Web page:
thrive on one another. Actually, the greater the structure in an organization,
and the clearer that structure is, the easier it is for us to introduce
community into the organization. If a task-oriented business group that
is not well-structured builds itself into community, it will discover, I
think, that their very next task is to define roles. Invariably, those roles
are going to be in some sort of hierarchy.
The purpose of community is not to get rid of hierarchy. Again, part
of the art of all this is for an organization to learn how to function
in a hierarchical and highly structured task-oriented mode, and learn
how to function in a community mode. It also needs to learn the technology
of switching back and forth. The more clearly defined the roles are, the
more structured the organization actually is, the easier this switching
back and forth becomes. The more blurred the structure, the harder it becomes.
Alan: In The Different Drum you write, "An organization
is able to nurture a measure of community within itself only to the extent
that it is willing to risk or tolerate a certain lack of structure."
Is what you're saying now a modification of that earlier view?
Scotty: An elaboration of it. The only obstacle to building and
maintaining community within an organization is not structural. It's political.
If you get somebody at the top who is not willing to relinquish the structure,
even temporarily, or who has to dominate everything, there's no way you
can have community in that organization. So the people in the organization,
particularly at the top, have to be willing to temporarily lay aside their
role and their rank.
Alan: You've described personal growth as a "journey out
of culture". Is growth toward real community similar? Is community
Scotty: No, it's not a-cultural. I think there is a distinct culture
of community. Remember that at all of our board meetings we have, among
other things, a list of about thirty values in our organizational culture.
The principles of community are some of the parameters of what might be
considered a new global culture. Those are values like respect, and
using valid data. Only a very small minority of people - under 5% - can't
buy into those values.
Alan: What would "global community" look like? Is
it even possible?
Scotty: Sure it is. We have built community in every walk of life
and pretty much in every culture. We did a workshop last year for Jews,
Christians, and Muslims to build community. It was so successful the Muslims
have donated money to help us put it on again.
But the word global gets mushy unless it is related to a real problem.
For instance, I can practically guarantee you that if you took five Anglos,
fifteen Afrikaners, and thirty-five Blacks from South Africa and put them
together in the same room and got them to work towards committing themselves
to learning this "technology of community," that at the end of
three or four days you'd have them coming out respecting each other, loving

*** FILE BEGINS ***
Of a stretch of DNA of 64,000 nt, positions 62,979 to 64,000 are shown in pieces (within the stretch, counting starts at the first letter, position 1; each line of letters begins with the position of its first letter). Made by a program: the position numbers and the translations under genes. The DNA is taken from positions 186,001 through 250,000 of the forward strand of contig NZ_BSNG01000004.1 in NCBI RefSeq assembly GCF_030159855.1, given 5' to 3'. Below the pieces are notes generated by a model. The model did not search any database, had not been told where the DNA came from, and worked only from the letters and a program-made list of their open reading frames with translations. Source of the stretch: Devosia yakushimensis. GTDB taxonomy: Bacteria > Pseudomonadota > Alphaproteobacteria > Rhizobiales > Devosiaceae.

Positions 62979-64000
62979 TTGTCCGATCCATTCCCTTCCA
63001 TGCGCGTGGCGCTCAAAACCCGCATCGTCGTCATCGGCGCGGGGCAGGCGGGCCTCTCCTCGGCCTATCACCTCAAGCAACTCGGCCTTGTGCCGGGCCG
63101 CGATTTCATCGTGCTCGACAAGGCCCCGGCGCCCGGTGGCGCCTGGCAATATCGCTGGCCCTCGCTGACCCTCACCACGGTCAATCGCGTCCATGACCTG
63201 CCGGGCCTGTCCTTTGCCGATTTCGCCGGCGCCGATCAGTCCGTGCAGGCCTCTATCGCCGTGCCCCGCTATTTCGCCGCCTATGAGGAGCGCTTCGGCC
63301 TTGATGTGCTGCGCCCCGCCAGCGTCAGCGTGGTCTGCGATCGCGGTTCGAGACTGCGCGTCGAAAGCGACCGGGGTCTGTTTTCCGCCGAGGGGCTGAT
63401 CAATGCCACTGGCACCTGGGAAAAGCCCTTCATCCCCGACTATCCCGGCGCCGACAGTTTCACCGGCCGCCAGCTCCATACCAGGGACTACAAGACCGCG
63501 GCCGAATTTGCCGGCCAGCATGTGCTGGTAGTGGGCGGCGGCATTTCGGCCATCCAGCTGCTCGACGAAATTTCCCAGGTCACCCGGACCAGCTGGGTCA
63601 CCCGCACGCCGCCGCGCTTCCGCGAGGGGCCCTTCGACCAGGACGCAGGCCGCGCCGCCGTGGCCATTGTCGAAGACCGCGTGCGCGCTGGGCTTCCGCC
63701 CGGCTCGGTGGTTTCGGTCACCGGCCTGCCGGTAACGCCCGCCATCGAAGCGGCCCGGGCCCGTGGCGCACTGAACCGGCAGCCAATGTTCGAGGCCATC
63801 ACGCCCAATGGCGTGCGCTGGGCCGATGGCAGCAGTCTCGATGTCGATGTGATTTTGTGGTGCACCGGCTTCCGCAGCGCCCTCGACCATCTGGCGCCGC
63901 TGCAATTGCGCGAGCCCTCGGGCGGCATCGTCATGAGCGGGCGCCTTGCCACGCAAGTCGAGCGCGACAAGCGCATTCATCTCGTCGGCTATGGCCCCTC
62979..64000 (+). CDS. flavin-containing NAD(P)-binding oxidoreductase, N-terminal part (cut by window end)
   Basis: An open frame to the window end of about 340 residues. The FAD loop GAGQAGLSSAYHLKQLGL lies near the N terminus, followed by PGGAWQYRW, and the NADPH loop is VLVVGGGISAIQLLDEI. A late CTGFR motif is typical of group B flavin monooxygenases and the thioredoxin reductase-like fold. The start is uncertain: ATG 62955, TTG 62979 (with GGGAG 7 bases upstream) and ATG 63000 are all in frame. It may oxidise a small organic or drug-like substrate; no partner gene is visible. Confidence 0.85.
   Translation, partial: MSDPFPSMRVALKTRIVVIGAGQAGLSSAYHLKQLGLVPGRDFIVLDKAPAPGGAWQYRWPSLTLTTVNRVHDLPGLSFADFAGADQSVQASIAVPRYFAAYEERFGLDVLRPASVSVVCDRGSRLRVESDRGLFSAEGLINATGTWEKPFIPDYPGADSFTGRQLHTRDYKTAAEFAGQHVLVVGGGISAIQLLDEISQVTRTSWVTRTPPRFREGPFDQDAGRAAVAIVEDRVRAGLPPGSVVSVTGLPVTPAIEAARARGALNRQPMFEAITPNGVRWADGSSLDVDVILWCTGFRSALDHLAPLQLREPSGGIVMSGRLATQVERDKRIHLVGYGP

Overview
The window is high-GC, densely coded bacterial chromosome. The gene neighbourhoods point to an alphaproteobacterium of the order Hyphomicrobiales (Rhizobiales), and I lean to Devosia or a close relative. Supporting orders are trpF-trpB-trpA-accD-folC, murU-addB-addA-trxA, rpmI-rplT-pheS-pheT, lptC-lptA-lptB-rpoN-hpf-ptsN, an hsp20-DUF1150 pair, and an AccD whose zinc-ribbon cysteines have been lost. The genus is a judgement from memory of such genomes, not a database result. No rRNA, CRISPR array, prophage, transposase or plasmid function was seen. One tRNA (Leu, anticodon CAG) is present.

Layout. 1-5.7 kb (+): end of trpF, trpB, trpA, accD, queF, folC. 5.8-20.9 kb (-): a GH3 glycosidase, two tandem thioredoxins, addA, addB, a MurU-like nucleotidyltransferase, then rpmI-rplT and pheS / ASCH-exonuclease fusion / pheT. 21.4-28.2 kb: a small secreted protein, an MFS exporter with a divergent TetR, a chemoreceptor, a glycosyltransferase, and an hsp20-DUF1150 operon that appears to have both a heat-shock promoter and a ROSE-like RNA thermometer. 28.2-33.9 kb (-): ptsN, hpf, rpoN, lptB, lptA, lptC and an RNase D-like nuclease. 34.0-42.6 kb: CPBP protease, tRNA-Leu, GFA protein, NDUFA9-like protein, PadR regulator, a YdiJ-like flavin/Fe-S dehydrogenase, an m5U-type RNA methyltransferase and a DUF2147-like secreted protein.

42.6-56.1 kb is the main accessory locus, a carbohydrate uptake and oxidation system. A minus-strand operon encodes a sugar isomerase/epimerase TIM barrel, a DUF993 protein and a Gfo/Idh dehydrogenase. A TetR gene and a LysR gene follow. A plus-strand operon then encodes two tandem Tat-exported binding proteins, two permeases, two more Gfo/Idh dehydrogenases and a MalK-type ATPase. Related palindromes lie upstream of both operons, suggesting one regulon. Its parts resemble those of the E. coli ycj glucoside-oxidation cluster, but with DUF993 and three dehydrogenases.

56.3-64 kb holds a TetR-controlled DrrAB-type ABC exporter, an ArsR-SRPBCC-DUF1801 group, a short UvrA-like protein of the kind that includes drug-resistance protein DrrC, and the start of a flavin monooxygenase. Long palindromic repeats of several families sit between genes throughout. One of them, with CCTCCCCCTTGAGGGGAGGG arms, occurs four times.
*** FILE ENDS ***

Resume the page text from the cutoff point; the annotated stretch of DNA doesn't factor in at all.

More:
each other, and able to work profoundly effectively on whatever it is that
they need to work on. Community doesn't look any different wherever it is.
The problem is to get the people into the room.
Alan: And to keep them there through the four stages of
pseudocommunity, chaos, emptiness - and finally community.
Scotty: Right. The only requirement we have is that people stay
there and not walk out. Incidentally, another thing we've learned consistently,
which I didn't know at the time I wrote The Different Drum, is that
it's much easier to build community among unsophisticated people than among
the sophisticated. A group of diplomats or psychiatrists are really tough,
because you have to penetrate their sophistication to get to their innocence.
But I believe creating community is always possible, and when people
see that you can attain community consistently - that there are rules and
principles you can follow to get there - that fosters real hope.
Alan: So "the salvation of the world," as you refer
to it in your writing, is attainable.
Scotty: Very much so. Let me read you part of the Foundation's
Philosophy Statement, which captures some of the essence of this vision:
"There is a yearning in the heart for peace. Because of the wounds,
the rejections, we have received in past relationships, we are frightened
by the risks. In our fear we discount the dream of authentic community as
merely visionary. But there are rules by which people can come back together,
by which the old wounds are healed. It is the mission of the Foundation
for Community Encouragement to teach these rules, to make hope real again,
to make the vision actually manifest in a world which has almost forgotten
the glory of what it means to be human."
Being in community in an organization isn't a panacea. Reality still
exists. And as is characteristic of a healthy individual life, there's actually
more pain in community than outside of it. But there's also more
joy. To me, what characterizes a true community is not that it's
less painful, but that it's more alive.